Edwin John Ellis was born in 1848, the son of Dr Alexander John Ellis, a Scottish linguist and natural scientist. When in his late teens, Edwin Ellis met John Butler Yeats at Heatherley's art school and the two became good friends, sharing a studio. With John Trivett Nettleship and Sidney Hall the two formed 'The Brotherhood', an informal group of artists working under the influence of William Blake. Along with William Butler Yeats, John Butler Yeats' son, Ellis edited a three-volume edition of The works of William Blake, poetic, symbolic and critical, which was published in 1893. His association with W.B. Yeats also extended to their participation in the Rhymers' Club, with Ellis contributing four poems to The Book of the Rhymers' Club (1892) and six to The Second Book of the Rhymers' Club (1894). He also published several volumes of poetry, including Fate in Arcadia (1892) and Seen in Three Days (1893); the novel The Man of Seven Offers (1895); and the verse drama Sancan the Bard (1895), which served as partial inspiration for Yeats' The King's Threshold (1904). Books illustrated by Ellis include Shakespeare's sonnets, nursery rhymes compiled by his father, and his own works. Ellis died in 1916 at Seeheim, Germany, the birthplace of his wife.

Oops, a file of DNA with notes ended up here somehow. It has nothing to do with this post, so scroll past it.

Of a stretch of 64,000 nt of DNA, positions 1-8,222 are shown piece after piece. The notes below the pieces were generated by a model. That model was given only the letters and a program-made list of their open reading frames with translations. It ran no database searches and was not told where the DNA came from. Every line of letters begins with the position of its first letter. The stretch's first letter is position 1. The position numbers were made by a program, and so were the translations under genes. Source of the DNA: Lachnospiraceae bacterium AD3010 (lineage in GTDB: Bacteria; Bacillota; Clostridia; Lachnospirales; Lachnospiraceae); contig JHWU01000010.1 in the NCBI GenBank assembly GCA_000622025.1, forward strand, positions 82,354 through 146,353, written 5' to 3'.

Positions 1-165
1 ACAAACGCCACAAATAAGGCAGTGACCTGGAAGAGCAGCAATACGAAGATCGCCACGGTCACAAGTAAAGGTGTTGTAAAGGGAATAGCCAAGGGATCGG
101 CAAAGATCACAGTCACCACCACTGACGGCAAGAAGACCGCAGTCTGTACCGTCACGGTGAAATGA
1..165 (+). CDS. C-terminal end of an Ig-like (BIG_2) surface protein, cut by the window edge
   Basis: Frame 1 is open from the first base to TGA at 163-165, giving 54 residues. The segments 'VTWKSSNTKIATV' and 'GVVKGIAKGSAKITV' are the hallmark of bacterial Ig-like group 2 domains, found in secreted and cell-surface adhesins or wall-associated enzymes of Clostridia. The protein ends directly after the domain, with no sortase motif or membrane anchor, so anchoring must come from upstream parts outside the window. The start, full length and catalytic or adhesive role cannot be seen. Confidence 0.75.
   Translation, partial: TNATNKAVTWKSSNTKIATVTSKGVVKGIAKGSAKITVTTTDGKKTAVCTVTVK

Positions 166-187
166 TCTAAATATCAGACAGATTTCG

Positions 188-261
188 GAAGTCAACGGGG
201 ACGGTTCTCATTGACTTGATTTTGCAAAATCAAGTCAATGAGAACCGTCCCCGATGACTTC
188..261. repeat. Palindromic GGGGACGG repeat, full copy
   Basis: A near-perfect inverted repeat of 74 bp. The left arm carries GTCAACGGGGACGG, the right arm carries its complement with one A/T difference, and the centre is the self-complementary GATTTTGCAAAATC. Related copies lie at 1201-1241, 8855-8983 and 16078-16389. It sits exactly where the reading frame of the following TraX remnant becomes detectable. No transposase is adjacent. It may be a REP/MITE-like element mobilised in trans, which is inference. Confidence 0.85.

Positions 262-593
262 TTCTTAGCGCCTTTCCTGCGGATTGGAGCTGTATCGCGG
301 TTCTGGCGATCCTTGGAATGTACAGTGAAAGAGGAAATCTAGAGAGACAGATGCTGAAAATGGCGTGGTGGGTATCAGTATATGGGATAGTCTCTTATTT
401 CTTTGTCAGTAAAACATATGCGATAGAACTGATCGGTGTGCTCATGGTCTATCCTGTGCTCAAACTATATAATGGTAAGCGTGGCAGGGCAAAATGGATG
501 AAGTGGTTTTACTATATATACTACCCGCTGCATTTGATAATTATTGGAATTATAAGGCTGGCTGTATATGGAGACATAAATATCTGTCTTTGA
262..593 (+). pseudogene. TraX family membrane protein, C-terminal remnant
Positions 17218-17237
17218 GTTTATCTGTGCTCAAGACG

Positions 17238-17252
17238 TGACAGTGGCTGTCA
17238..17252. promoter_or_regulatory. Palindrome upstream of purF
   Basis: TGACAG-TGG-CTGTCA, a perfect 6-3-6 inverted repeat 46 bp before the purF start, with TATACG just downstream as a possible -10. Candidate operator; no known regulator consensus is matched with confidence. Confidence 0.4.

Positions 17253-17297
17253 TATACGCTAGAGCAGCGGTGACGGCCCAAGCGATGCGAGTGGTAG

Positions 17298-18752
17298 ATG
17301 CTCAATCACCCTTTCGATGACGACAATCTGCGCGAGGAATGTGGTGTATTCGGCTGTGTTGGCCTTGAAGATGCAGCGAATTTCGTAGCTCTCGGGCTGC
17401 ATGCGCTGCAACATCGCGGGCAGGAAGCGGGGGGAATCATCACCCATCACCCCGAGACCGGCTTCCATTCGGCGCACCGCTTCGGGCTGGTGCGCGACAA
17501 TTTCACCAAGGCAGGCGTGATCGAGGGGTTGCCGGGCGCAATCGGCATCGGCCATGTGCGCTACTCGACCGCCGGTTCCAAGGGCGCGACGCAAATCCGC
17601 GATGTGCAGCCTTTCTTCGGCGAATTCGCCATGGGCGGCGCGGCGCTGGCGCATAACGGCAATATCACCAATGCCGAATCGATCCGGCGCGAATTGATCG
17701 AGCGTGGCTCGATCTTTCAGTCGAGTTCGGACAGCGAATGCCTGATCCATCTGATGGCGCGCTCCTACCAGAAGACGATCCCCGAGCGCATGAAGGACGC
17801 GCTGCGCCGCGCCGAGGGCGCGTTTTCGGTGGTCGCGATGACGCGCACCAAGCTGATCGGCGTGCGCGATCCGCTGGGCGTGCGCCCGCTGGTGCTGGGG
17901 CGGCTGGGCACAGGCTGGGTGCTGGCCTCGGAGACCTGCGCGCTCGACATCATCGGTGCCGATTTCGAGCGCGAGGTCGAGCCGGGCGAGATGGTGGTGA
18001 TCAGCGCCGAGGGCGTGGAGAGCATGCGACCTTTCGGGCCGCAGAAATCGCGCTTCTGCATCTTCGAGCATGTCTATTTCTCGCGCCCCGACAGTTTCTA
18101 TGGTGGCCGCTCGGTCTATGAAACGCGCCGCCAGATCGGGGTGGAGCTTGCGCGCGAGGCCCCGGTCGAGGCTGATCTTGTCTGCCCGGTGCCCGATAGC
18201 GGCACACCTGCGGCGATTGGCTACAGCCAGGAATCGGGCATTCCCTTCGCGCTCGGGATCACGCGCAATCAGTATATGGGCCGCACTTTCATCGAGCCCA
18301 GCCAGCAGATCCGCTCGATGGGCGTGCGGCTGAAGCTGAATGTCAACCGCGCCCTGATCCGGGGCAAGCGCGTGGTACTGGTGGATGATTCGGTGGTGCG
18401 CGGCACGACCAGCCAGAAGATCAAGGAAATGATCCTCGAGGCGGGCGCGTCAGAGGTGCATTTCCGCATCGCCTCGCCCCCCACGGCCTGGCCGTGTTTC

From the guide to the Papers of Edwin John Ellis, 1890-1922, (Reading University: Special Collections Services)